March 22, 2016
March 22, 2016
Last year the world saw USD 286 billion in investments in green energy, 3% more than the last record, registered in 2011. Annual report published by the United Nations Environment Programme (UNEP) said Turkey, Morocco and Uruguay all topped USD 1 billion. Nations in the developing and emerging group had USD 156 billion in investment, 19% up on the year, against USD 130 billion or 8% less in developed countries, in a first change in balance. Developed volumes are from members of the Organization for Economic Cooperation and Development excluding Mexico, Chile, and Turkey, but absolute non-OECD segment would still have come on top in investment in renewables. The report excludes hydroelectric projects of over 50 MW from the renewables category.
China led in new investments, with USD 102.9 billion, just above the volume in next three markets in the list combined: the United States (USD 44.1 billion), Japan (36.2) and Britain (22.2). Following in the top ten are India, Germany, Brazil, South Africa, Mexico and Chile. Investments in the group range from USD 10.2 billion to USD 3.4 billion. India beat Germany to the fifth place, as the largest European economy cut investments by 46% last year.
European countries registered USD 48.8 billion in investments in energy from renewable sources, 21% less than in the previous year and the least in nine years, but the volume of new offshore wind power projects rose to a record. Only European markets to also see investment of more than USD 1 billion in 2015 were France, down 63% at USD 2 billion, Turkey, at USD 1.9 billion after USD 1.8 billion in the previous year, and Netherlands, down 82% at USD 1.1 billion. Turkish wind investment was USD 941 million, 19% less than in 2014, and there was one large geothermal project financed, the 170 MW Güriş Holding subsidiary’s Efeler plant.
In some countries, local financing options are plentiful; in others they are few and far between. And some jurisdictions have local regulations that make green energy difficult to develop, even if the natural resource is good – small-scale solar in Turkey being one of the many examples, the report said.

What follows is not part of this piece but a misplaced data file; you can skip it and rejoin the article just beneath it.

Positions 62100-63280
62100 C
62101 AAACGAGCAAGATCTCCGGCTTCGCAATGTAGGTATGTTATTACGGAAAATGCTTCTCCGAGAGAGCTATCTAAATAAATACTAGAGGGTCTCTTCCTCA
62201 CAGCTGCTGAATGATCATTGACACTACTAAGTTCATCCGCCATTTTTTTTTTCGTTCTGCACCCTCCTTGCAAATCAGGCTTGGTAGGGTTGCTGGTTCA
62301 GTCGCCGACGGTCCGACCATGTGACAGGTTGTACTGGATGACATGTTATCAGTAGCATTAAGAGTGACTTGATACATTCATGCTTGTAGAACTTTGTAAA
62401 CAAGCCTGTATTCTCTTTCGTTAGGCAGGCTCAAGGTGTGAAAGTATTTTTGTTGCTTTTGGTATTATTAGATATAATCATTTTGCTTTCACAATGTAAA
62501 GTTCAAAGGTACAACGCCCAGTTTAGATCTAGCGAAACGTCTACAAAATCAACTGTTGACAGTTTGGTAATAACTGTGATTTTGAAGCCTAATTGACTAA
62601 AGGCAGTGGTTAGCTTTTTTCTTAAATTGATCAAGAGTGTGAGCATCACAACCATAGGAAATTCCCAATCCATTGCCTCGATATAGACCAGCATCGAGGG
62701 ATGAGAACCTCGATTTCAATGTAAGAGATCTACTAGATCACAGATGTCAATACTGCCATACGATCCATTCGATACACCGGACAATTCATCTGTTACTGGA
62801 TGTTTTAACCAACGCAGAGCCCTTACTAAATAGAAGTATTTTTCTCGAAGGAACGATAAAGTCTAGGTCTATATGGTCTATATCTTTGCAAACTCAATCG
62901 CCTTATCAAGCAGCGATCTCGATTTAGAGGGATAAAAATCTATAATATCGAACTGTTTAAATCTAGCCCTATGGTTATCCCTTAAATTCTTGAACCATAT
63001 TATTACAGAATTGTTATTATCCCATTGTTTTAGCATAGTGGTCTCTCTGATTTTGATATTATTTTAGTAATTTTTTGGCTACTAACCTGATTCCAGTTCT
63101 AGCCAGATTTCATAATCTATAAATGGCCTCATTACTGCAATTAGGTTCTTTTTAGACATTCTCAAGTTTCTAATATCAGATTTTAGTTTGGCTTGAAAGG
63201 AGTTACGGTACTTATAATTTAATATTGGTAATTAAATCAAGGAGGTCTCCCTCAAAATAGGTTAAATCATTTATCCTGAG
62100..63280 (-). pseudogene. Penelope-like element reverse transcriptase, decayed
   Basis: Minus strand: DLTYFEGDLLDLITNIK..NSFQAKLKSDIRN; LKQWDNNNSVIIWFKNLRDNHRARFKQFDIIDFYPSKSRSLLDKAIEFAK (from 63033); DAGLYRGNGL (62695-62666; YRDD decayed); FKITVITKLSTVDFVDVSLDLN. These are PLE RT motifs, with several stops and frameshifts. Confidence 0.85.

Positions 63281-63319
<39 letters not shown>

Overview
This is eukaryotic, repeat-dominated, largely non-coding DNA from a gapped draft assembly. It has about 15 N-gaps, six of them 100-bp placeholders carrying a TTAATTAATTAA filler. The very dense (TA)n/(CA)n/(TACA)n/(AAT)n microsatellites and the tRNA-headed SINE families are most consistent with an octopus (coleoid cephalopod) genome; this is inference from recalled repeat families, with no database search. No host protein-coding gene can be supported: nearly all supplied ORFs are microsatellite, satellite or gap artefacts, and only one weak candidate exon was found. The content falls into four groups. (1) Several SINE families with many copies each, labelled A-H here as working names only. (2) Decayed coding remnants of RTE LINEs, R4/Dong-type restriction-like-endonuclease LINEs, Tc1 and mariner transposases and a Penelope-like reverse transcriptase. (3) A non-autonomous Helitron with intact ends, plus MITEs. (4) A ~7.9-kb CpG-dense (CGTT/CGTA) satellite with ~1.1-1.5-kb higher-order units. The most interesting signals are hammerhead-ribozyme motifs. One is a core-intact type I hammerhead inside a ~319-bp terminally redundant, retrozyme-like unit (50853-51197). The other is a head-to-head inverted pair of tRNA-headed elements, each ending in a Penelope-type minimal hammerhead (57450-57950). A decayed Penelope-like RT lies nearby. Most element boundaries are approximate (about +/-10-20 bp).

In biomass and waste-to-energy, developed nations dominated last year, with USD 3.9 billion of investment versus USD 2.1 billion in developing countries. There was asset finance of projects in China, Brazil and India, but also in the United States, and the largest chunk of project spending was in Europe. The largest asset financing in geothermal in 2015 was in Turkey. There was a pause in such investment in some developing countries that had seen big financings in previous years, such as Indonesia and Kenya.
Coal and gas-fired generation attracted less than half as much capacity investment as renewables last year, and green energy added more to global generation capacity than all other technologies combined, according to the report.
The 134 GW of renewable power added worldwide in 2015 compares to 106 GW in 2014 and 87 GW in 2013. Were it not for renewables, excluding large hydro, annual global carbon dioxide emissions would have been an estimated 1.5 gigatonnes higher. As in previous years, renewable energy market was dominated by photovoltaics and wind, which together added 118 GW in capacity, compared to the previous record of 94 GW set in 2014. Wind added 62 GW and photovoltaics 56 GW. Last year, 250 MW of utility-scale electricity storage, excluding pumped hydro and lead-acid batteries, was installed worldwide, after 160 MW in 2014.